Shifting Attitudes to Win the Global Climate Battle
We are in a race against time. We are making dramatic progress in decarbonizing our economies, but dangerous climate impacts are also coming at us faster than predicted. We need concerted action now, in all major economies, to accelerate the transformation of a world that currently relies on fossil fuels for more than 80 percent of its primary energy and will have to reach net-zero emissions in the next 50 years or less.
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We know what to do and can do it. Clean-tech innovation is in full bloom and progress happening all over the world. We know how to set policy standards, provide incentives, introduce carbon pricing, stoke up research and development. And a clean-energy transformation at full speed and scale would likely be cheaper than continuing our dependence on fossil fuels, even before counting the projected costs of disruptive climate damage.
But the key ingredients that are in short supply are the human factors: political will and the rapidly evolving norms and attitudes about climate change that can generate that will. Major shifts in attitude and behavior have occurred time and again in the social and economic spheres.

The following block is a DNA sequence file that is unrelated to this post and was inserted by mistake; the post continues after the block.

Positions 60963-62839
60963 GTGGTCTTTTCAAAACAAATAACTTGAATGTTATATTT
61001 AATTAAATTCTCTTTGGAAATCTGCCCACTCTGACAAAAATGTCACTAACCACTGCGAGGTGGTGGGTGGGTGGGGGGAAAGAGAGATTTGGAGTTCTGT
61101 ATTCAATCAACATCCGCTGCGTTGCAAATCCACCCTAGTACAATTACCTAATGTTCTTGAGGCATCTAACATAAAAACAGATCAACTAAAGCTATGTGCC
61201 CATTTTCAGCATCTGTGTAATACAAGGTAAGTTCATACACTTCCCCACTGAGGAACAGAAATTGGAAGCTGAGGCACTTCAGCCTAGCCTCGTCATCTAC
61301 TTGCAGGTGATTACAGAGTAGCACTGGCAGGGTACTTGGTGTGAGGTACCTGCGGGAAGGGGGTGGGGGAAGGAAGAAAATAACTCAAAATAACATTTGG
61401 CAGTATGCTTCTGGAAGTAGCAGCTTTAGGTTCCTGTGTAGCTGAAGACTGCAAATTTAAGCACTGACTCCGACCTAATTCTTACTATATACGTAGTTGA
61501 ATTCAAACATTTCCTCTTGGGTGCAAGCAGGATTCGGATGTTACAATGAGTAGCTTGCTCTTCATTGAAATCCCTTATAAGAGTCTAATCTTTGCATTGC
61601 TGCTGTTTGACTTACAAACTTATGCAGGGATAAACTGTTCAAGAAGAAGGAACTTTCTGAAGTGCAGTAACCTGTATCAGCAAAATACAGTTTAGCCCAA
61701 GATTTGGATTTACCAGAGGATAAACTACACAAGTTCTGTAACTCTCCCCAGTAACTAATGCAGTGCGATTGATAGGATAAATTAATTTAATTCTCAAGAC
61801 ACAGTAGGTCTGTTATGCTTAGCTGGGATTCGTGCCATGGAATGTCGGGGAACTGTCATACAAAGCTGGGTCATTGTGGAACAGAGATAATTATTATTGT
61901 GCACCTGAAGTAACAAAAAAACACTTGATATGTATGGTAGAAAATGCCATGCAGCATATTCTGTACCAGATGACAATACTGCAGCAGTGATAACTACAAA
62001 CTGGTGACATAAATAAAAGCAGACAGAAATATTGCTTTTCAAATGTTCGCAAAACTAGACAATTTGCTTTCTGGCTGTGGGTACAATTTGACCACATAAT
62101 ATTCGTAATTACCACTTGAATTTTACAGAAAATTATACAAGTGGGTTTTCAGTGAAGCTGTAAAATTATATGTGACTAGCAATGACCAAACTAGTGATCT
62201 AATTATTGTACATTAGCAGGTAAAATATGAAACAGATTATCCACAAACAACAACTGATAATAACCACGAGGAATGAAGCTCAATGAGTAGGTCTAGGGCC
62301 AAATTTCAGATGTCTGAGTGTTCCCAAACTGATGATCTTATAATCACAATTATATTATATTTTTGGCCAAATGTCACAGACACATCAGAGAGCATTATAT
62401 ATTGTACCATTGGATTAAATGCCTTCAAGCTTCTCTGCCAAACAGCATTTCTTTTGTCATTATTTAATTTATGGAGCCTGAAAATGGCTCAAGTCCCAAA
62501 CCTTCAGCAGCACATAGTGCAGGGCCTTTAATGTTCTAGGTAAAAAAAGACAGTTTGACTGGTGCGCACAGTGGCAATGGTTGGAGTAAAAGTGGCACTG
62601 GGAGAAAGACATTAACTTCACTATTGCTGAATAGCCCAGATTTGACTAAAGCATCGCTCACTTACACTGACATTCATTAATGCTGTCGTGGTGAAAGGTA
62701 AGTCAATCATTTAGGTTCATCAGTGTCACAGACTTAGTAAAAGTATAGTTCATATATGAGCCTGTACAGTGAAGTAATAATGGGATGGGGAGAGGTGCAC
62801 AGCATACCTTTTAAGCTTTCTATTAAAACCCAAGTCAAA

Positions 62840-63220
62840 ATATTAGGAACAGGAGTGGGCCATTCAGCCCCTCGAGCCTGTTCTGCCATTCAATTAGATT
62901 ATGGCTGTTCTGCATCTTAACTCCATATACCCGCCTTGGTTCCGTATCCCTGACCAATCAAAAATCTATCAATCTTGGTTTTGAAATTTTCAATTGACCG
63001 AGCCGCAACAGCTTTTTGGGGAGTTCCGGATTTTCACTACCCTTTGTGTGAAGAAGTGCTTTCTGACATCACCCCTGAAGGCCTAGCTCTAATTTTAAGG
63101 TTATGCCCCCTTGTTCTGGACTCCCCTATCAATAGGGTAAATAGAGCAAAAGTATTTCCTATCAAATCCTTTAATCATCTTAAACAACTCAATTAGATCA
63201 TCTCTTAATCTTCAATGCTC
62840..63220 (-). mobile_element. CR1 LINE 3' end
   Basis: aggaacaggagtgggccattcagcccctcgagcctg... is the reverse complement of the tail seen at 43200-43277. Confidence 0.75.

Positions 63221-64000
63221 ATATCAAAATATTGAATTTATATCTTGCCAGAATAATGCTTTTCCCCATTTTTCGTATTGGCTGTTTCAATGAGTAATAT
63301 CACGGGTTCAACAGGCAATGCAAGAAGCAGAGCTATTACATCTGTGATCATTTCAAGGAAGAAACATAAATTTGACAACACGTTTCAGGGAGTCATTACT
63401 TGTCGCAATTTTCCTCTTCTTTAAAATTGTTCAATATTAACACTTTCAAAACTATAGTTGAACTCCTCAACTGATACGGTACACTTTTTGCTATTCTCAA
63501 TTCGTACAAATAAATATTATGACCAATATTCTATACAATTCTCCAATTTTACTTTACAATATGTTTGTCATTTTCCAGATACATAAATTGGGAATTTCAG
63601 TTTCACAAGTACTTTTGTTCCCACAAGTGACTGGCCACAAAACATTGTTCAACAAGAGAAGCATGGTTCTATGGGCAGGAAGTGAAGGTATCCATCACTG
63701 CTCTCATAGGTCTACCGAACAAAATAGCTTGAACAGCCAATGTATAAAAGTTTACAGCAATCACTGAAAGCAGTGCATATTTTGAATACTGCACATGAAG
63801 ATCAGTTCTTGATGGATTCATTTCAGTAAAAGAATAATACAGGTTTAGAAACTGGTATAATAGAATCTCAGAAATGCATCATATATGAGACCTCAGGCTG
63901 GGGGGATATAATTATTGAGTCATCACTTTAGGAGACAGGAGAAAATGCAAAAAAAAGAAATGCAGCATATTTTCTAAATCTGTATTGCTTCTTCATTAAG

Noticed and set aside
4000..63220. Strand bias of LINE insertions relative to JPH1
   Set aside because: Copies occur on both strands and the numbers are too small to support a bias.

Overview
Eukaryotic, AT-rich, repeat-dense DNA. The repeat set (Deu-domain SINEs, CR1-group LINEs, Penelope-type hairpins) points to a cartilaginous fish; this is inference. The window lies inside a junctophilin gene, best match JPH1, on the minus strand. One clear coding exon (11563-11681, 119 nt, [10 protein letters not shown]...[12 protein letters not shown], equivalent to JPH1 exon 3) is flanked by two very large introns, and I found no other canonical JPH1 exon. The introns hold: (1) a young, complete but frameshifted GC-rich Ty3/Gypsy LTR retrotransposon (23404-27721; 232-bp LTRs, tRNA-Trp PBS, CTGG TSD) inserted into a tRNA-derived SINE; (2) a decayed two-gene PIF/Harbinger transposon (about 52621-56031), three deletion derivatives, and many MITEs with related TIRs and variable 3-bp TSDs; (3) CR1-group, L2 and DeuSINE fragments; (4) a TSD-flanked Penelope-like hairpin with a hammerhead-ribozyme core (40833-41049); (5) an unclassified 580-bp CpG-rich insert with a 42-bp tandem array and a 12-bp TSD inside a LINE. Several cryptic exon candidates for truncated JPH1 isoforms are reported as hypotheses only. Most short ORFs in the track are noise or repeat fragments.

We are living in a rapidly evolving world when it comes to climate change and clean energy. When our context and surroundings change, new initiatives are launched and the nature of our public discourse shifts, all these things can affect our attitudes and our sense of what seems right and necessary, of what we demand, of what we will no longer countenance.
If trusted leaders and spokespersons raise their voices and make the case to people in their own communities and “tribes,” it could make a difference. Initiatives should be funded and launched that could hasten the change of norms and attitudes. Plenty of Republicans outside Congress understand that climate change is real and getting worse, and they believe the stance of their party’s leadership is untenable. Of course, all of this is more difficult with a president who beats the anti-climate drum. But he won’t be there forever, and work done now to open minds will pay off.
The fact is that we have only one home and are subjecting it to extraordinary stress. As Jared Diamond demonstrated in his book Collapse, humans don’t always muddle through. Civilizations have disappeared because they lacked the wherewithal to both recognize and address looming environmental crises. Yet the solutions we need are at hand. We can be defeated by the greed of those who know better but can’t walk away from the next dollar; by apathy; by the demagogues whose only objective is to score points, get ratings, get paid. Or we can recognize the stakes, we can learn and discuss, we can vote, and march, and rise to meet this challenge.